Indian Point nuclear power plant, near New York City. Photo: Tony/Creative Commons.
While safety concerns about nuclear power are peaking as the situation at the Fukushima power plant continues to deteriorate, I'd like to point out two really important and thoughtful responses to why building new nuclear power plants is a bad idea, not because of safety concerns alone but first and foremost because of cost:With Effects of Accident So Damaging, Costs Soar
Climate Progress points out that while continued burning of fossil fuels is a direct threat to personal health and planetary health, "we need to focus on the energy technologies and strategies and strategies that meet the combination of low cost (including all environmental and health costs), practicality, and scalability." On which grounds, nuclear fails:
Nuclear fails the test because it is wildly expensive, and Japan makes clear there is a good reason for that. As Richard Caperton and I wrote in our CNN piece: CNN piece:
"New reactors are intrinsically expensive because they must be able to withstand virtually any risk that we can imagine, including human error and major disasters. Why? Because when the potential result of a disaster is the poisoning -- and ultimately, death -- of thousands of people, even the most remote threats must be eliminated."
Running quickly through the rest of the Climate Progress argument (entire original at above link): Energy efficiency and demand response are much cheaper than new nuclear power; solar power can meet "many critical aspects of utility needs than new nukes" and both photovoltaics and solar thermal are coming down in price whereas nuclear is just increasing; the nuclear industry in the US needs to "get its act together" on power plant design, figure out where and how to make a central waste repository.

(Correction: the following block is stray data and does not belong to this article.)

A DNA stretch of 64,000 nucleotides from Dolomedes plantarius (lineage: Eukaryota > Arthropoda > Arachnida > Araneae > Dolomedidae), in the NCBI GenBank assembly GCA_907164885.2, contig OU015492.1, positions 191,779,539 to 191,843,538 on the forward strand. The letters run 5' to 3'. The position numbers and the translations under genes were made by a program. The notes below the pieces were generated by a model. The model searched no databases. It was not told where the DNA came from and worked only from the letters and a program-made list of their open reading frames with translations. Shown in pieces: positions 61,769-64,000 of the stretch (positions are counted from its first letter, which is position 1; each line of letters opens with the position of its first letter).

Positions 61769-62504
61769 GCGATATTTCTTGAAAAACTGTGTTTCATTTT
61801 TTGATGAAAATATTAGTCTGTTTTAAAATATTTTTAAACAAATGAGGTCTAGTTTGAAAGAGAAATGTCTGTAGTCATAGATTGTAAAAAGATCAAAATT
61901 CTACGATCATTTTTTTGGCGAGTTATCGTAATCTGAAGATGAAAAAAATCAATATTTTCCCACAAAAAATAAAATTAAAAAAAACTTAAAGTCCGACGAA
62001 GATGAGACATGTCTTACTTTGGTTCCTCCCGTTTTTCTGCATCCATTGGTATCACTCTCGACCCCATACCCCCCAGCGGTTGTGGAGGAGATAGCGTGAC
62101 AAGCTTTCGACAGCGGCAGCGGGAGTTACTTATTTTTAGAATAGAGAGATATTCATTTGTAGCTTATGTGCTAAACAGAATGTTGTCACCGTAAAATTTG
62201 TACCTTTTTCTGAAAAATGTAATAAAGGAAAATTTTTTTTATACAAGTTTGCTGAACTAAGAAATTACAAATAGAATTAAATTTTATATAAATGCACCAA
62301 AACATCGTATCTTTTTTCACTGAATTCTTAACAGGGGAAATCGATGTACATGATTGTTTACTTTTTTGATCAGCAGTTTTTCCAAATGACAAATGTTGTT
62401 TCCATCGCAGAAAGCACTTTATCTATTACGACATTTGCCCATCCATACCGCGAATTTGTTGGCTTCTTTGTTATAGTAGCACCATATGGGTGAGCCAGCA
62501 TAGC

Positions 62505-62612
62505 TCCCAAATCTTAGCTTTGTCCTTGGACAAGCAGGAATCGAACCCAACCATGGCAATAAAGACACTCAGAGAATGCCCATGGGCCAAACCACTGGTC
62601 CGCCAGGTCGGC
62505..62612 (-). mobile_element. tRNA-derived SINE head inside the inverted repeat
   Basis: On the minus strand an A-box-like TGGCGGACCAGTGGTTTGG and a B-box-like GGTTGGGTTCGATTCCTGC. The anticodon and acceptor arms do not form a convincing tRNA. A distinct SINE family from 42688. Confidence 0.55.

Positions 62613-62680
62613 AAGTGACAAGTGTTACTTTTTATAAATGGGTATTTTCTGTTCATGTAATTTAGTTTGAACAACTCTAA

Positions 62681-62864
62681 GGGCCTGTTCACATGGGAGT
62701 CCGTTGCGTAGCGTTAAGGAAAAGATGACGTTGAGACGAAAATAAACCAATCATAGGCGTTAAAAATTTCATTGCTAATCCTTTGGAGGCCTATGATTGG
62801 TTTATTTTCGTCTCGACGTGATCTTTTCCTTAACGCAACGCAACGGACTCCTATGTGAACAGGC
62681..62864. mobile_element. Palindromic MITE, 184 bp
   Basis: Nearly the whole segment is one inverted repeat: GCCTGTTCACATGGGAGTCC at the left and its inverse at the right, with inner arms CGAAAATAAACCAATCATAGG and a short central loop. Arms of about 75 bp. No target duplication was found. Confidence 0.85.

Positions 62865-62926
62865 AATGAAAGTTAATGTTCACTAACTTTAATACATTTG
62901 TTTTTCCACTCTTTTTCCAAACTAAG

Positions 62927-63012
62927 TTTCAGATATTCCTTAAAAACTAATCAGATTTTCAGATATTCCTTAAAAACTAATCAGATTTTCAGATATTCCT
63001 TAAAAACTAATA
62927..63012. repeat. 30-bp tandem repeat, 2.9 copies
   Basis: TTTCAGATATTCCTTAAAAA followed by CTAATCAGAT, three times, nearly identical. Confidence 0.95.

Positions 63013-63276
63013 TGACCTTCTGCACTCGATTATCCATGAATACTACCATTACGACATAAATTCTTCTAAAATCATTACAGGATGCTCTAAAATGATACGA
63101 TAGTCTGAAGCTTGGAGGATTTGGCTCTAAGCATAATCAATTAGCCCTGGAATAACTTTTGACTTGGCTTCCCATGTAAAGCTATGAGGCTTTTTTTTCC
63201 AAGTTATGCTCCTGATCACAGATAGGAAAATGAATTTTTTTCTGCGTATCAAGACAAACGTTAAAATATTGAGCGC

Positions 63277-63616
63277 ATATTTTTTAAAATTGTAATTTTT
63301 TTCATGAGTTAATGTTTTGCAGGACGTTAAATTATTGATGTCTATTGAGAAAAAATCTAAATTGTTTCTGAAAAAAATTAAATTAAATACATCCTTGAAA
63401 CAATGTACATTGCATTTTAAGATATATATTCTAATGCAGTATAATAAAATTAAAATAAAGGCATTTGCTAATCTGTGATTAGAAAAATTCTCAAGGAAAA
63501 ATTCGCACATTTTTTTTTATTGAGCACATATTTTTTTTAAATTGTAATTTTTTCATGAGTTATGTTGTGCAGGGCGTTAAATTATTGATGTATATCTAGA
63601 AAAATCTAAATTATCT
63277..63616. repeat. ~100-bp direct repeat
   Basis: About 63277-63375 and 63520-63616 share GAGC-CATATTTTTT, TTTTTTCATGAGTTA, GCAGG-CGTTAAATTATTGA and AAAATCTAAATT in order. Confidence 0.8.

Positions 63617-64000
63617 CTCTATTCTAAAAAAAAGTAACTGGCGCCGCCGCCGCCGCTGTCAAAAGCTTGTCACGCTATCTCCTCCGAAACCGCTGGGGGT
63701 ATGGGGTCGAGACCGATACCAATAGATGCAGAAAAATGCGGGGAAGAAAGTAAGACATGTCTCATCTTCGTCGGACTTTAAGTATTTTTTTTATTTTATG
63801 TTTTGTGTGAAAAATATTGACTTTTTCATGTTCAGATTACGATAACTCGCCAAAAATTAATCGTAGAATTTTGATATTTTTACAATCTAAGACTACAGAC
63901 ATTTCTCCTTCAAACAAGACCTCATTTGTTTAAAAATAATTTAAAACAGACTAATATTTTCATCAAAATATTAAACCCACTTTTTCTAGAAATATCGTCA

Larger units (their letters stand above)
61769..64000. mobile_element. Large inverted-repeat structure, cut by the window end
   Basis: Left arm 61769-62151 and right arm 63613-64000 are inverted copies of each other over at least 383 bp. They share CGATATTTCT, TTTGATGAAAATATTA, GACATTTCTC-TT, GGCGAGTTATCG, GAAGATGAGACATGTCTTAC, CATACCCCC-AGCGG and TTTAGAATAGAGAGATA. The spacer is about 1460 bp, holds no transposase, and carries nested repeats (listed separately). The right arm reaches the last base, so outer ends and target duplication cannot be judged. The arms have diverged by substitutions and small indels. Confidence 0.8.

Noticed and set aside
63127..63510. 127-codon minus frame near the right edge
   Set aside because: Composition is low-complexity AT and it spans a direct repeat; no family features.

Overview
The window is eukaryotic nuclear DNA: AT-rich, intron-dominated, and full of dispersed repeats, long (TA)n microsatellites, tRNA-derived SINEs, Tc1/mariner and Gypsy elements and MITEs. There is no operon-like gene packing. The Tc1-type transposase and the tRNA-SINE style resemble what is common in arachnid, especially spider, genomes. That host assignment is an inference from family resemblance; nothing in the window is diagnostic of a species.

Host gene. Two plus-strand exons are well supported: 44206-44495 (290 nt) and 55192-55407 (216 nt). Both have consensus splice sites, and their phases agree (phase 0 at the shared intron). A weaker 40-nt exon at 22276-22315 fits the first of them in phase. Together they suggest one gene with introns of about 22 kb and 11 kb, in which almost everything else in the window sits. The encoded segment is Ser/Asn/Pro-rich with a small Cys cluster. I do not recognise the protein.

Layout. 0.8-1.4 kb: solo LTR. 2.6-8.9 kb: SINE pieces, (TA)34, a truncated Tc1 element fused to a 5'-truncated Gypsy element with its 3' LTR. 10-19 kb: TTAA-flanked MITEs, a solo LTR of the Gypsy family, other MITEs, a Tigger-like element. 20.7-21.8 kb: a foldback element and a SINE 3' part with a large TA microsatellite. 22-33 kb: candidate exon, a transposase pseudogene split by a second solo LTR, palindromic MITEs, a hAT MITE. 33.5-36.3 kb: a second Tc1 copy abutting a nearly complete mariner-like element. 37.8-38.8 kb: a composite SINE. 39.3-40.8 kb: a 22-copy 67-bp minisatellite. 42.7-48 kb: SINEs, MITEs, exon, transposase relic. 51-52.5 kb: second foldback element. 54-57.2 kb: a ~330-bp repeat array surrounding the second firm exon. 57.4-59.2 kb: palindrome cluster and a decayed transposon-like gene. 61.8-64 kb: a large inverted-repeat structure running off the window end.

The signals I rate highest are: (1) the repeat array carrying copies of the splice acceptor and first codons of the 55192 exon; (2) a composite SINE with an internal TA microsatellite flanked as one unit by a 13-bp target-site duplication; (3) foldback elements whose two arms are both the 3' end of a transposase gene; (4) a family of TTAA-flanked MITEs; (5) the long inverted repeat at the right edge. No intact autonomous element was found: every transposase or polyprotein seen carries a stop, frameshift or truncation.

From Energy Security, to Health, to Environmental Impact, to Reducing Emissions, Nuclear Fails
Over at Transition Culture there's a good list of ten reasons why new nuclear was a mistake before this disaster and obviously still is. The quick rundown:
Cost tops the list, the speed with which new nuclear can be deployed to cut emissions in the short term deeply enough is second. Nuclear power doesn't make the cut when it comes to energy security either. When the whole production cycle of nuclear power is taken into account (not just emissions from generating electricity), it's hardly carbon-neutral and far from green.
Then there are the personal health effects, even in normal operation: "Miscarriage rates by women living near the Sellafield nuclear reprocessing facility are higher than would be expected. Billions of fish are killed every year when they get trapped in the cooling water intake pipes of nuclear reactors."
Nuclear Not Needed For Baseload Power
Responding to the oft-repeated objection to all-renewables that they can't provide baseload electricity:
There has never been a day on record when the wind has not blown somewhere in the UK. The point about baseload is that what you need is enough people in enough places producing electricity. The more you decentralize electricity generation the more secure the baseload becomes. The same principle holds for investing in shares - it's much more risky to invest everything in a couple of big companies than it is to invest in a basket of shares that reflect all aspects of the market. The real reason why proponents of nuclear are obliged to talk about baseload is that it's uneconomic to do much with atomic reactors other than run them continuously, whether or not the energy is needed. And in the UK that has usually meant prioritizing nuclear over available wind energy.
More on the Japanese Earthquake:
Millions Saved in Japan By Good Engineering and Government Building Codes
Update on Japan's Nuclear Crisis at Fukushima